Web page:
06/06/2013 01:05 pm ET Updated Aug 06, 2013

Running: Barefooted (Part 1)

The New York Times occasionally publishes sound articles on fitness, but I've found their take on running to be routinely flawed. Tragically so. In following suit, columnist Gretchen Reynolds asks "Is Barefoot-Style Running Best?" and reports that "If foot muscles become tauter and firmer, the scientists say, people's arches should consequently grow higher."

Normally content to laugh and shrug off such errors, today I feel compelled to provide some perspective on running barefooted beyond pointing out that it's ligaments -- not muscles -- that determine the height and integrity of the arch of a human foot. So, here in five weekly installments is "Runnin' Nekkid," a chapter from my book Fitness, Straight-Up.

Bass Ackwards

Mark Twain said, "Civilization is the limitless multiplication of unnecessary necessities."

Shoe companies and health care providers have traditionally put forth that various levels of biomechanical shortcomings are the root cause of our locomotive problems. We are inherently flawed, and only cleverly-designed footwear is the solution. It's no surprise then that the Brooks shoe company president, Jim Weber, says, "We strongly believe most of our mileage should be logged in a performance running shoe, not barefoot." He goes on, "Supportive, cushioned footwear is not only beneficial, it also plays an essential role in delivering a comfortable, injury-free running experience." That perspective is not without precedent. Since the 1930s, corrective shoes have been designed and marketed as tools necessary for proper function.

Original Sin

Again, that we are inherently flawed is the presupposition, and indeed, physician R. Plato Schwartz plainly stated that humans need a heel under their shoe to throw their weight forward, step by step. Schwartz, an unseemly-looking gent, had eked out a niche for himself as an insurance company bloodhound sniffing out fake limps from genuine, injury-caused disabilities before he'd give himself fully to gait research. Later, he would claim that the horrors of flat feet could be mitigated with specialized heel-counters that prevent errant movement of the heel bone beneath the shin (pronation).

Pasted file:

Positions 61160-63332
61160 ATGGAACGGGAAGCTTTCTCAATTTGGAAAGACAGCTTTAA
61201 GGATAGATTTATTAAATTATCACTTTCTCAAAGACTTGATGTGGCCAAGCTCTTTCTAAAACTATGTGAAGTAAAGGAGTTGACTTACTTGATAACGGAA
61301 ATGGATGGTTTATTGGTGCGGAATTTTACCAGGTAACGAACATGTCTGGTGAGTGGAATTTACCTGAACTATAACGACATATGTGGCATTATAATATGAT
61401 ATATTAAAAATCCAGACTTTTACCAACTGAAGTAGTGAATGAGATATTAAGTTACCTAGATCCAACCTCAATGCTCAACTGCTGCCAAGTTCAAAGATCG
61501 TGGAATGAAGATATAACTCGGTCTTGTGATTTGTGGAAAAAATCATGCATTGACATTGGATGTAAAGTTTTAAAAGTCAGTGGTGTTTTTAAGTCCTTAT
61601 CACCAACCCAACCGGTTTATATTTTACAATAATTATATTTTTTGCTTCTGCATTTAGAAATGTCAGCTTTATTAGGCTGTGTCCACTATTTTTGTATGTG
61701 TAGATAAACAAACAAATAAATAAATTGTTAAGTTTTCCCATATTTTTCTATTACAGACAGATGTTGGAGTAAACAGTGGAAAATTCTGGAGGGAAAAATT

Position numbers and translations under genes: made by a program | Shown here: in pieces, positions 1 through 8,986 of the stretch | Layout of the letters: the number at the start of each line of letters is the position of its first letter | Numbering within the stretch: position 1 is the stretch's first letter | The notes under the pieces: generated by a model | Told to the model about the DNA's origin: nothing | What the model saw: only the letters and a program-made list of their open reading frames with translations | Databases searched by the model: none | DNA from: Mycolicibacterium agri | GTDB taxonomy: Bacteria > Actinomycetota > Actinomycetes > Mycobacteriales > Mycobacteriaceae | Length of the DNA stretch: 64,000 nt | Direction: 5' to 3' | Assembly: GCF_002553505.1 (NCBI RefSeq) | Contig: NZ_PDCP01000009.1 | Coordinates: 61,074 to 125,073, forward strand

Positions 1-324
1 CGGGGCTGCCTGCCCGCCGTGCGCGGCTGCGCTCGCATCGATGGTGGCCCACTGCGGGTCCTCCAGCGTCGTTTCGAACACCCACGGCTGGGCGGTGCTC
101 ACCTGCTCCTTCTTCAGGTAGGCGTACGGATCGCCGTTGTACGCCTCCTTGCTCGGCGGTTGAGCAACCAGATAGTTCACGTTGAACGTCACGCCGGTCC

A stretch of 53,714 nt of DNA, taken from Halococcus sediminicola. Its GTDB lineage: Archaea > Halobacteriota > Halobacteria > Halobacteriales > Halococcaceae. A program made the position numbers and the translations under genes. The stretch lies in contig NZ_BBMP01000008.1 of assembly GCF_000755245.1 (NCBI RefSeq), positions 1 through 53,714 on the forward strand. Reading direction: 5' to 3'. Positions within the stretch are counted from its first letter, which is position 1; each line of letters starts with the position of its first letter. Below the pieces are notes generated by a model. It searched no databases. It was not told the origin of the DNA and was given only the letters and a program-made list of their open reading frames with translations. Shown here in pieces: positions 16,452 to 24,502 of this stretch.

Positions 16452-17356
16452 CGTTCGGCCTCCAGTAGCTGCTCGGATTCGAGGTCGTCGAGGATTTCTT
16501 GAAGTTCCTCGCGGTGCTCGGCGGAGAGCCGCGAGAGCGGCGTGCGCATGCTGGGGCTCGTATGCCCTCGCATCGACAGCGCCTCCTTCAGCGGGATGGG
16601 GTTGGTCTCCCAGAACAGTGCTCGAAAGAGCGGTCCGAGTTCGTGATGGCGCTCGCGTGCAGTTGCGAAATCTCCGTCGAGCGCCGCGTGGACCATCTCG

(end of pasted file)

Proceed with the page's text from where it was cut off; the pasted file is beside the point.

That Schwartz's research and gait laboratory were directly funded by the Armstrong shoe company seemed to have escaped scrutiny by American physicians. Even his far-reaching claims that his Balance In Motion shoes, "when properly fitted, would correct flat feet, obliterate bunions, and callouses, alleviate sacroiliac pain, and," in certain cases, "cure mental derangements by removing strains from the muscles and tendons of locomotion" weren't sufficient to arch an eyebrow. Rather, it was Schwartz's application of his methods to race horse performance that finally raised the ire of the medical community.

Fashion or Function

Historically, shoes and especially shoes with heels have served several functions, but none (save for, say, protective motorcycle boots) were functional, per se. On the acting stage, heels and platforms were employed to distinguish rank and social status. Ancient Egyptian royalty was depicted in murals wearing heels while commoners were relegated to the lowly stature of bare feet. In Venice, Italy, platform shoes of 18" to even 30" -- chopines -- were worn by those who could afford such finery, along with the concomitant expense of hiring assistants to help them ambulate through street refuse and debris. Eventually, horseback riders found that a heel on their boots was useful for securing their feet in stirrups. The term well-heeled, by the way, derives from the association of the riding wear and the wealthy equestrians who wore them. However, in human locomotion and stance, heels are necessarily problematic.

Consider the Leaning Tower of Pisa. This example of a columnar structure tilted slightly at its base leaves its crown hanging precariously farther afield. We're similar, except our joints allow adjustment that provides a more visually-vertical posture, but not without severely compromising our musculoskeletal alignment, our interface with the ground itself, and our very manner of movement, all so carefully arranged over eons by Mother Nature. I'd like to add that physician Victor Barker, in his book Posture Makes Perfect, describes any heel under a shoe as a "retrograde step ... back towards the four-legged posture." Such a pervasive artifice undermines some 20 million years of human evolution, and precipitates modern infirmity.

As a fashion accessory, shoes have their place. I appreciate a stylish pair of pumps on a shapely set of legs leading up to a short, short skirt as much as the next guy. But aside from the aesthetic, heels of any kind are bad news.

Check out Running: Barefooted (Part 2): Nix the Kool Aid -- "Now, on the sober side there are podiatrists, M.D.s, and researchers who recognize some irrefutable facts..."

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